Robert Leffingwell is the president's candidate for Secretary of State. Prior to his approval, he must first go through a Senate investigation to determine if he's qualified. Leading the Senate committee is idealistic Senator Brig Anderson, who soon finds himself unprepared for the political dirt that's revealed, including Leffingwell's past affiliations with a Communist organization. When Leffingwell testifies about his political leanings, he proves his innocence. Later, however, Anderson learns that he lied under oath and even asks the president to withdraw Leffingwell for consideration, especially after the young senator begins receiving blackmail threats about a skeleton in his own closet. Written by
Daniel Bubbeo <email@example.com>
Herbert Gelmen (Burgess Meredith) testifies that he lived at 2714 Carpenter Street while attending the University of Chicago. In actuality, that address is actually the address of St Mary of Perpetual Help Catholic Church, and neither a residence nor a fire station. See more »
[a boy is selling newspapers outside the U.S. Capitol, with the headline "Leffingwell Picked for Secretary of State"]
[to a customer]
[taking change from Danta]
Good morning, senator... thank you.
[Danta gets into a taxicab]
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An ill President wants his nominee for Secretary of State confirmed in "Advise and Consent," a 1962 film based on the Pulitzer Prize winning novel by Alan Drury and directed by Otto Preminger. It was the first film in seven years for Gene Tierney and the last for Charles Laughton. Tierney couldn't have chosen a better comeback and Laughton a more fitting farewell.
It's up to the majority leader, Bob Munson (Walter Pidgeon) to get the President's (Franchot Tone) nominee for Secretary of State (Henry Fonda) confirmed, but it's not going to be easy. Senator Cooley from South Carolina (Laughton) believes that Robert Leffingwell once had Communist ties and doesn't want him confirmed, even if it means digging up marginal people (Burgess Meredith) who claim to have known Comrade Leffingwell. An ambitious, aggressive young senator (George Grizzard) loudly wants Leffingwell approved, and he will do anything to make it happen - even if it means blackmailing the chairman of the hearing, Brig Anderson (Don Murray). There is pressure on the President to withdraw Leffingwell, and he refuses; the President puts pressure on Anderson to get him confirmed, and, sticking to his own principles, Brig, despite a tremendous threat to his home and political position, refuses to reconvene the hearing. Meanwhile, if Leffingwell stays in and there's a tie, it will be up to the Vice President (Lew Ayres) as the President of the Senate, to break it.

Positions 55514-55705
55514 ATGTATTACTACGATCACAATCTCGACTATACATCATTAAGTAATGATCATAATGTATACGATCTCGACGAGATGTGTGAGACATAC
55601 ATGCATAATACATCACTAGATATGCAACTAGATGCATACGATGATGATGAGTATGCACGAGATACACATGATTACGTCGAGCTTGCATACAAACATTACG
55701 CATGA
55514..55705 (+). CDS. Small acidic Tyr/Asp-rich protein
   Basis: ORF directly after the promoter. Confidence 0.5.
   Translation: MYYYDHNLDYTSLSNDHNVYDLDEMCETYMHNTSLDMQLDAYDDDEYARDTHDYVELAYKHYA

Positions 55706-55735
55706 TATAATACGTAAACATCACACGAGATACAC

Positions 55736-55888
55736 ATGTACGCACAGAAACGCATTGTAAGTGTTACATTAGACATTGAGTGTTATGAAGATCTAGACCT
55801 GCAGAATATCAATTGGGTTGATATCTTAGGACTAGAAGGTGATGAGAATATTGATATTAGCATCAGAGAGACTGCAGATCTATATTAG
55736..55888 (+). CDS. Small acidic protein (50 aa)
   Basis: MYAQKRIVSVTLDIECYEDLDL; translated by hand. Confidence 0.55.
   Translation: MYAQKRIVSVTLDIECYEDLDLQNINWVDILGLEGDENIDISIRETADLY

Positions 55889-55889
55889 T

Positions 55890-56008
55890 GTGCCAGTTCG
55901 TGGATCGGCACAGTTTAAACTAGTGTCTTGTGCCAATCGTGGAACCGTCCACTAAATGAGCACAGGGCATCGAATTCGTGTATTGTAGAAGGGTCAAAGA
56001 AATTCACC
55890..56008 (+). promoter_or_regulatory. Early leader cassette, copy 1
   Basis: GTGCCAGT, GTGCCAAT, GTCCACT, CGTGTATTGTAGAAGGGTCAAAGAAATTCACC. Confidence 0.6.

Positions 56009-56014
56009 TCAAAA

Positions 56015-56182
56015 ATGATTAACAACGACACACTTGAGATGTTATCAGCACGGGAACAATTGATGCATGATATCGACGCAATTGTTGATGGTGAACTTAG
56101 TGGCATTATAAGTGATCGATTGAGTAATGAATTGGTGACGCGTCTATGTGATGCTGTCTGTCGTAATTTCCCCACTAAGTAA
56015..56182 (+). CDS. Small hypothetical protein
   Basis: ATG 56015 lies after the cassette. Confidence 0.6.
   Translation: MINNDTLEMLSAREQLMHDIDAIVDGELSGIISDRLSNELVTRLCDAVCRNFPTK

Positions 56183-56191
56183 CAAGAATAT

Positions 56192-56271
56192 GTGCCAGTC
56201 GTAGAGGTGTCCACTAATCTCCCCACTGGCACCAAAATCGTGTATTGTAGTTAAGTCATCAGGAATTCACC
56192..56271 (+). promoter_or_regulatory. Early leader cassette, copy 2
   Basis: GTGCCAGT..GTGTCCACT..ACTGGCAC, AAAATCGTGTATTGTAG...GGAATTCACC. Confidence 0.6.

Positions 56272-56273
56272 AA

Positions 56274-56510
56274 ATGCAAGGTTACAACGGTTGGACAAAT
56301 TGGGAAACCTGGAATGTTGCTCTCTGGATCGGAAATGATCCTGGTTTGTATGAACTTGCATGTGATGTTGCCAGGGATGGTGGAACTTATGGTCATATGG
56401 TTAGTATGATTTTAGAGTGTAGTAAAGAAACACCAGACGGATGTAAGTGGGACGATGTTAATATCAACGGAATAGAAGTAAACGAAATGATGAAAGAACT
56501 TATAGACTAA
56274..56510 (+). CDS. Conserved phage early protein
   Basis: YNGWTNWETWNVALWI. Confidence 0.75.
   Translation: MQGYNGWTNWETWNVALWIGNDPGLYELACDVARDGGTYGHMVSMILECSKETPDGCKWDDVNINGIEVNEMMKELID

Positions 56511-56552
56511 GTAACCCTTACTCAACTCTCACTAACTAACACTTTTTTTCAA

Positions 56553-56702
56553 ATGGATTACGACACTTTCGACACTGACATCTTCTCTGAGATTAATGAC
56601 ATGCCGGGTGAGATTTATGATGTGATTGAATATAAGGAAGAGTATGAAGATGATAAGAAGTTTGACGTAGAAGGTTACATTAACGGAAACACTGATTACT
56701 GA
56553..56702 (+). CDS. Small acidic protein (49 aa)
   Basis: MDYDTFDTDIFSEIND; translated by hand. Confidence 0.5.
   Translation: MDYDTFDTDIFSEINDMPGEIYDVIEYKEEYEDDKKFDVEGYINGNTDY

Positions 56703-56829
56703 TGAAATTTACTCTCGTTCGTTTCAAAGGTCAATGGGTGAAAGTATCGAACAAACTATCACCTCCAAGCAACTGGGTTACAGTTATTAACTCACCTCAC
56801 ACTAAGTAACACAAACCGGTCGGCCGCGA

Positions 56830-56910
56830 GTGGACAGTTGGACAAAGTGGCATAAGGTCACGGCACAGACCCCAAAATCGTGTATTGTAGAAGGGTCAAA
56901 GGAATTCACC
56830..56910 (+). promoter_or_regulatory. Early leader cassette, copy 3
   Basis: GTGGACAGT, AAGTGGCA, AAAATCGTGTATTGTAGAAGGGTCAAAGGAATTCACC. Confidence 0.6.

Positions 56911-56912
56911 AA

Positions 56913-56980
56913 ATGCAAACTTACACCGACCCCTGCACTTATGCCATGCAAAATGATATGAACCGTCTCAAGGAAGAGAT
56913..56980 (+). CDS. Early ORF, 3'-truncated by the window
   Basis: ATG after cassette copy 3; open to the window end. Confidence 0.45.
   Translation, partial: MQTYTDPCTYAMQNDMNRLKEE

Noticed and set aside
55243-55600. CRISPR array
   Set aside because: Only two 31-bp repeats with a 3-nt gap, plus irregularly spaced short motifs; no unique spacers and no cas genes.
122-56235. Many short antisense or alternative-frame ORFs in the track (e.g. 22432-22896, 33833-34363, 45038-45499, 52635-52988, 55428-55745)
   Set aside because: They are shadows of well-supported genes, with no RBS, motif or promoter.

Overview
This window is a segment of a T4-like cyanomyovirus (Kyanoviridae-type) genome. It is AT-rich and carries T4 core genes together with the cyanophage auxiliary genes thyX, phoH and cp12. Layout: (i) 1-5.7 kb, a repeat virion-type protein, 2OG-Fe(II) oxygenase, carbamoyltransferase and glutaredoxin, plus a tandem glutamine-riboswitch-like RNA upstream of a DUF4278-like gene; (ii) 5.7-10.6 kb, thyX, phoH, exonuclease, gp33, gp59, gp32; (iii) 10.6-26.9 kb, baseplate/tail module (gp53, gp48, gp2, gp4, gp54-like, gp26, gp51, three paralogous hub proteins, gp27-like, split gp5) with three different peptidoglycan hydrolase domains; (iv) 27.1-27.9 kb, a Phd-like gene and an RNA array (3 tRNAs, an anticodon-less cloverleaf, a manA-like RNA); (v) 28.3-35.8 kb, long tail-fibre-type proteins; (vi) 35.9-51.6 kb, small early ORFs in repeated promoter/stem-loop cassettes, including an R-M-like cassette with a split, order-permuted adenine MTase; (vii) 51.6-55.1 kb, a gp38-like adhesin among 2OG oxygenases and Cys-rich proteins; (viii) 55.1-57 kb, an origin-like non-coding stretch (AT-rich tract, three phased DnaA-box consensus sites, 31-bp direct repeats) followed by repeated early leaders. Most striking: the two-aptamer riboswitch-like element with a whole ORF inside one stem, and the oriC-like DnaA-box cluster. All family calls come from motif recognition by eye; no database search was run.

This is a brilliantly done film that has you glued from the first moment to the last. It not only gives a vivid portrait of politics and how the Senate works but keeps the viewer in suspense for the entire movie. The acting is magnificent. Franchot Tone gives a sturdy performance as a President running out of time; Lew Ayres underplays and makes sympathetic the role of the compromise Vice President; Walter Pidgeon is elegant and authoritative as the majority leader; Henry Fonda gives a straightforward, honest portrayal of a man who wants to serve his country but has to go against some of his own beliefs in order to do it. There isn't a wrong note throughout, even down to a very young and pretty Betty White who has a tiny role as a Senator and Peter Lawford as a Jack Kennedy type. Inga Swenson is the insecure Mrs. Anderson and gives a heartbreaking performance as a loving wife who feels she has failed her husband in some fundamental way. Laughton is great, but he is given some very florid dialogue, and he rises to the occasion by hamming it up. It was an appropriate choice given the script. Gene Tierney, as a wealthy widow/hostess who sees Pidgeon on the side, looks beautiful and gives a charming performance.
The end of this movie is incredibly powerful, and the scene with the President, Vice President and Senate Majority leader Munson is one of my favorites for a special reason. In the book, the Vice President, who is terribly worried about the President's health, has an encounter with the President and then goes back to his office and expresses some emotion about the meeting. Though the scene isn't in the film, Lew Ayres obviously read the book and has the same emotional reaction, but unspoken, on the Destroyer. Unless you've read the book, you won't pick it up, but it's an even greater scene if you have.
IMDb members have posted that nothing has changed today. In politics, I'm sure that is true. In films, unfortunately, things have changed. A character-driven film rich in dialogue like "Advise and Consent" is hard to come by. See it and revel in the film-making past and shake your head at the timeliness of the story.
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